Martinsyde was a British aircraft and motorcycle manufacturer between 1908 and 1922, when they were forced into liquidation by a factory fire.
|Fate||Liquidated after a factory fire|
|Founder||H.P. Martin and George Handasyde|
|Headquarters||Woking and Brooklands,England|
|H.P. Martin and George Handasyde|
The company was first formed in 1908 as a partnership between H.P. Martin and George Handasyde and known as Martin & Handasyde. Their No.1 monoplane was built in 1908–1909 and succeeded in lifting off the ground before being wrecked in a gale. They went on to build a succession of largely monoplane designs although it was a biplane, the S.1 of 1914, that turned Martin-Handasyde into a successful aircraft manufacturer.
In 1915 they renamed the company Martinsyde Ltd and became Britain's third largest aircraft manufacturer during World War One, with flight sheds at Brooklands and a large factory in nearby Woking.
Martinsyde began manufacturing motorcycles from 1919 after buying the rights to engine designs by Howard Newman which included a 350 cc single and a 677 cc V-twin with an unusual exhaust-over-inlet layout.
The 680 engine was fitted into a diamond-type frame with Brampton forks. Martinsyde had to overcome problems with components before their new range could be launched, initially under the trade name of Martinsyde-Newman until the third partner Newman left the company. Newman was also involved in manufacturing and designing the Ivy (motorcycles). The motorcycle twin had a hand gear change and a three-speed gearbox built under licence from AJS. The Martinsyde’s engine was very flexible and became popular for off-road trials competition, where the singles quickly gained a reputation for reliability, at Brooklands, where Martinsyde won the team award in 1922, and the Scottish Six Days Trial.
Martinsyde motorcycles were offered with sidecars and the Martinsyde 680 was followed by a 500 cc model in 1920, with a sports version in 1921. In 1922 Martinsyde produced a 738 cc sports V-twin, named the Quick Six which produced 22 horsepower (16 kW) and was capable of 80 miles per hour (130 km/h). The engine featured their normal overhead exhaust and side-valve inlet, but Ricardo pistons, accurately balanced flywheels, all reciprocating parts lightened, nickel steel con-rods machined all over, and close ratio three speed gearbox. Martinsyde were experimenting with new designs, including valve gear controlled by leaf springs, when their Woking factory was destroyed by a fire in 1922, forcing them into liquidation having produced over 2,000 motorcycles. The company's motorcycle manufacturing rights were purchased by Bat Motor Manufacturing Co. Ltd, who produced a number of twin-cylinder motorcycles in 1924 and 1925 before ending production.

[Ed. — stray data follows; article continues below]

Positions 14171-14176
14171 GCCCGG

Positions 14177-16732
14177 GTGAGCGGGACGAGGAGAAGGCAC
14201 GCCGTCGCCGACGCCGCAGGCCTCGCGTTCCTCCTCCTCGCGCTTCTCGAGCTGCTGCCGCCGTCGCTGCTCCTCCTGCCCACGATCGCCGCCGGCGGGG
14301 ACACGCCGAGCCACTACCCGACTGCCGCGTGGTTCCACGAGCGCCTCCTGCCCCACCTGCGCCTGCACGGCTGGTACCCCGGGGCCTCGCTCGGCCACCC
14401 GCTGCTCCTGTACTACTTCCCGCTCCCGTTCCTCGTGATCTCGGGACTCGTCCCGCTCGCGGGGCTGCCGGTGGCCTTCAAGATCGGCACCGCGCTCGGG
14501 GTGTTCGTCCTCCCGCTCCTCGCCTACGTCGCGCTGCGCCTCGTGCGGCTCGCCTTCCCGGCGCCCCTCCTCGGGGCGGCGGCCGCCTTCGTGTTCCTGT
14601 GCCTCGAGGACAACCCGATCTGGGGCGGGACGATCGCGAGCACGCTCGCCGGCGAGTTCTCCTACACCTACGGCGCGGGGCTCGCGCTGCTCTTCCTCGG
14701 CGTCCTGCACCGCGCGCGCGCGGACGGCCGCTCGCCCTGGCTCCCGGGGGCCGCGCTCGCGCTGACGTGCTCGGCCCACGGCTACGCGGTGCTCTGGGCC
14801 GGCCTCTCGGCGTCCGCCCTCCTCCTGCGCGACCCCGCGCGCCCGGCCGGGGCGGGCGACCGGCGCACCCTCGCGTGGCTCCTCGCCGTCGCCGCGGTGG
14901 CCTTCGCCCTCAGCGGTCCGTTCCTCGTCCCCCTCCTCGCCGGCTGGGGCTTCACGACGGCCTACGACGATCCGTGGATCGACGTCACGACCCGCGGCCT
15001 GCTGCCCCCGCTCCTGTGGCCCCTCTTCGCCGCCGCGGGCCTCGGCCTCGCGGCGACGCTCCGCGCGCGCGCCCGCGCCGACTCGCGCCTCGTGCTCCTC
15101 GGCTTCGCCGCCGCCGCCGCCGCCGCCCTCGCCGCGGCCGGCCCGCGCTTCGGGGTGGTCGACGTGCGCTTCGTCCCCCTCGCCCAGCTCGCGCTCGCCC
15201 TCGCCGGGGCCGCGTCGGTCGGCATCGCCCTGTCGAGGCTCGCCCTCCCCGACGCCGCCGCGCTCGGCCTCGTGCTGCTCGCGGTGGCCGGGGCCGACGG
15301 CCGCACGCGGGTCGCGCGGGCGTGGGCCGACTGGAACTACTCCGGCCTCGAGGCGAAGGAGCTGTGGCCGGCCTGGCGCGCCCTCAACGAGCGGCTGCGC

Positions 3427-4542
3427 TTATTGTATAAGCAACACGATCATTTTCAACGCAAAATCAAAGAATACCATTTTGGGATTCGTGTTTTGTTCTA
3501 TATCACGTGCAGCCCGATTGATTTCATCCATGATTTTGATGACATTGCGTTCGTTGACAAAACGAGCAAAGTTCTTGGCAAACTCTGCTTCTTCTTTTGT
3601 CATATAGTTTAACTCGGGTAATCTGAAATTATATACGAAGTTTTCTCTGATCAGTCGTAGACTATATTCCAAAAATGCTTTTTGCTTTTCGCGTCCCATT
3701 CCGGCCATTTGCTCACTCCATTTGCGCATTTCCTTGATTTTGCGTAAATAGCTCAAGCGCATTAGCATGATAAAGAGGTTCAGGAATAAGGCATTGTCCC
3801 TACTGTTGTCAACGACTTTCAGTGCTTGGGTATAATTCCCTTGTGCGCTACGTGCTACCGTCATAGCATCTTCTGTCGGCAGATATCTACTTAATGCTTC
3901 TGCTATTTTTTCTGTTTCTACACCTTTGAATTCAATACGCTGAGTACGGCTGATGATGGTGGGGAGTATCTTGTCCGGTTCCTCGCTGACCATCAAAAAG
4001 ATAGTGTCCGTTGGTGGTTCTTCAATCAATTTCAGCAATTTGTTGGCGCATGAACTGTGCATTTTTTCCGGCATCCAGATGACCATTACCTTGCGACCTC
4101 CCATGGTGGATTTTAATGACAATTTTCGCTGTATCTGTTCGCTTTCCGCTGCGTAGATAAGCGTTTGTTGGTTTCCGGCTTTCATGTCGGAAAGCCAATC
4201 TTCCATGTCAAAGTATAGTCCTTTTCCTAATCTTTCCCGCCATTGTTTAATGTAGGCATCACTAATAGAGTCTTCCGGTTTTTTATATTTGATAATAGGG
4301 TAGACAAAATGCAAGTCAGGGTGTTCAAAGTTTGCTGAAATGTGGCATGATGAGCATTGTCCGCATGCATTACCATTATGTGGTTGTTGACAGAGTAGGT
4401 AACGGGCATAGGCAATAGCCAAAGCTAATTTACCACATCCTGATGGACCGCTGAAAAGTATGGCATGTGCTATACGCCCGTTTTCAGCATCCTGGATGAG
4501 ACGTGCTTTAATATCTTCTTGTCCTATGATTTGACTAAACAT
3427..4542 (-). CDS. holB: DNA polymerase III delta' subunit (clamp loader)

Martinsyde-designed aircraft included:
- Martin-Handasyde No.3 - sports aircraft, 1910
- Martinsyde S.1 - single-seat scout, 1914
- G100 and G102 "Elephant" – scout aircraft 1915 onwards, 171
- Martinsyde RG
- Martinsyde F.1
- Martinsyde F.2
- Martinsyde F.3 – private venture design with the Rolls-Royce Falcon engine, only a few produced due to lack of available engines
- Martinsyde F.4 Buzzard – fighter, the F.3 with a Hispano-Suiza engine
- Martinsyde Semiquaver - racing aircraft
A number of surplus Buzzard airframe were later built up with a new engine, the radial Armstrong Siddeley Jaguar, by the Aircraft Disposal Company(ADC) and sold as the "Martinsyde ADC.1" in 1924. A development of the F.4 was also made by the ADC: two "ADC Nimbus" were produced as prototypes. The company also manufactured the BE.2c and S.E.5a aircraft under sub-contract.